House Party for Hope



Kids With Cameras, the non-profit inspired by the Academy award-winning documentary ‘Born into Brothels’ has BIG plans!  For the past year Kids With Cameras has been persistently raising money to support their ‘Hope House’ (Asha Niwas).  This beautiful and sustainably designed facility is every bit as life-changing and inspirational as the name implies.  The Hope House will allow Kids With Cameras to go beyond the provision of a creative, encouraging education, to provide the children of Calcutta’s Red Light with a year-round safe haven.  The entire property is designed for the success of these children: innovative, inspiring, and FUN- (check out the rendering with the huge projection of Nemo!)



With plans to break ground in late 2009/early 2010, KWC is close to their $700K goal that will allow them to begin the first of three construction phases on the Hope House. For the final push towards this goal, KWC is encouraging fans to be a part of the first ever world-wide screening of Born Into Brothels and host a ‘House Party for Hope’ on October 2nd!  All they need is your commitment to bringing people together for a fun night that can change the world.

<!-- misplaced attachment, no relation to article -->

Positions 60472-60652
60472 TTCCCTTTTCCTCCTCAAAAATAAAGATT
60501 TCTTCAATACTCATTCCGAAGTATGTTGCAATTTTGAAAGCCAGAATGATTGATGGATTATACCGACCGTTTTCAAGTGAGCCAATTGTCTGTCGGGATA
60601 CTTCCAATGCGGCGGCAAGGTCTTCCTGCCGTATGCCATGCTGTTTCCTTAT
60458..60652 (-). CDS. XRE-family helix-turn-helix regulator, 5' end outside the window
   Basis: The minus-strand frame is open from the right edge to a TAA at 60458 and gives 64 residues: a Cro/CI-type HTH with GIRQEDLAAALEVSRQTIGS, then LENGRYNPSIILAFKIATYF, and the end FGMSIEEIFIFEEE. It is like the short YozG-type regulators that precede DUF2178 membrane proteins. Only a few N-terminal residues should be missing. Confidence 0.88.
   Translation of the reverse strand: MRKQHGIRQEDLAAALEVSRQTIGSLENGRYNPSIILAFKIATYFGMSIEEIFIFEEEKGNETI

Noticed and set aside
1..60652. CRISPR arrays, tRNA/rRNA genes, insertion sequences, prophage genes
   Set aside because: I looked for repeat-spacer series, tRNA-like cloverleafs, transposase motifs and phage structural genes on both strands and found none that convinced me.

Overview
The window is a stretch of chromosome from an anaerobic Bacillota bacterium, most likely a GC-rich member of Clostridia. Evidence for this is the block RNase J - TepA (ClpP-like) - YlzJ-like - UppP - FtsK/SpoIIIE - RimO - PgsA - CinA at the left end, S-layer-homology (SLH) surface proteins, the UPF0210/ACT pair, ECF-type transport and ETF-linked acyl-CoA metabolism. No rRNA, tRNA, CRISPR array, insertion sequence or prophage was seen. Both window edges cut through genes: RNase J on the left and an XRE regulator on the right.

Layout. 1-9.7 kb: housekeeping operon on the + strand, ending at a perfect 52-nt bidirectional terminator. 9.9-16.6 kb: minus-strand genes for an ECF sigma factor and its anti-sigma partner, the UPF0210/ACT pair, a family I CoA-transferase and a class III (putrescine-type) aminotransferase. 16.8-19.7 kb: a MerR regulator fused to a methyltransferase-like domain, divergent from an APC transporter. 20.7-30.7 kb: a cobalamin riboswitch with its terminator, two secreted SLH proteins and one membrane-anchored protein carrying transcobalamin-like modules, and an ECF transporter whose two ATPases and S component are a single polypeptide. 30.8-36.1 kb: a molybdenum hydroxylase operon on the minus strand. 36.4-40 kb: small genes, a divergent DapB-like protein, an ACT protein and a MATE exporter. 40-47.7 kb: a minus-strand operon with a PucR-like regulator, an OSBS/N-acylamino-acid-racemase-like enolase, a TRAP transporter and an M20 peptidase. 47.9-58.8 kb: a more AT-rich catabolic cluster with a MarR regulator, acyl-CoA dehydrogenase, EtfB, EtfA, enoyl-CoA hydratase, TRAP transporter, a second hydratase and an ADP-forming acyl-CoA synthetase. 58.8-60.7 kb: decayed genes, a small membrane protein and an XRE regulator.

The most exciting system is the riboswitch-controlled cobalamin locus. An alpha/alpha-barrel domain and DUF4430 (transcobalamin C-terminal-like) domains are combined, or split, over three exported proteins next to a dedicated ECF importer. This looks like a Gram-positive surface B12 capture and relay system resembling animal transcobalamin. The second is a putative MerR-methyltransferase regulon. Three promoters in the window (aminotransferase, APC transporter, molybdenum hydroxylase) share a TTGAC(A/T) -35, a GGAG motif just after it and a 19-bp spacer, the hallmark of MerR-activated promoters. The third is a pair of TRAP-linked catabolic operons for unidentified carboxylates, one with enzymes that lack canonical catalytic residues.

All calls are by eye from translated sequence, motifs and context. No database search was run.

If the party simply doesn’t fit into your fabulously busy schedule (or your abundance of friends don’t quite fit into your NYC apartment), there are several other ways to help.  You can send any size donation directly to Kids With Cameras and specify whether you want the funds to go to the overall organization or directly to the Hope House.  Another option that I went for this past Christmas is the purchase of some great postcards from their online shop.  At a very reasonable price you will get 6 of Avijit’s best pieces, printed on high-quality postcards so you can choose to share the love or frame and admire the images daily.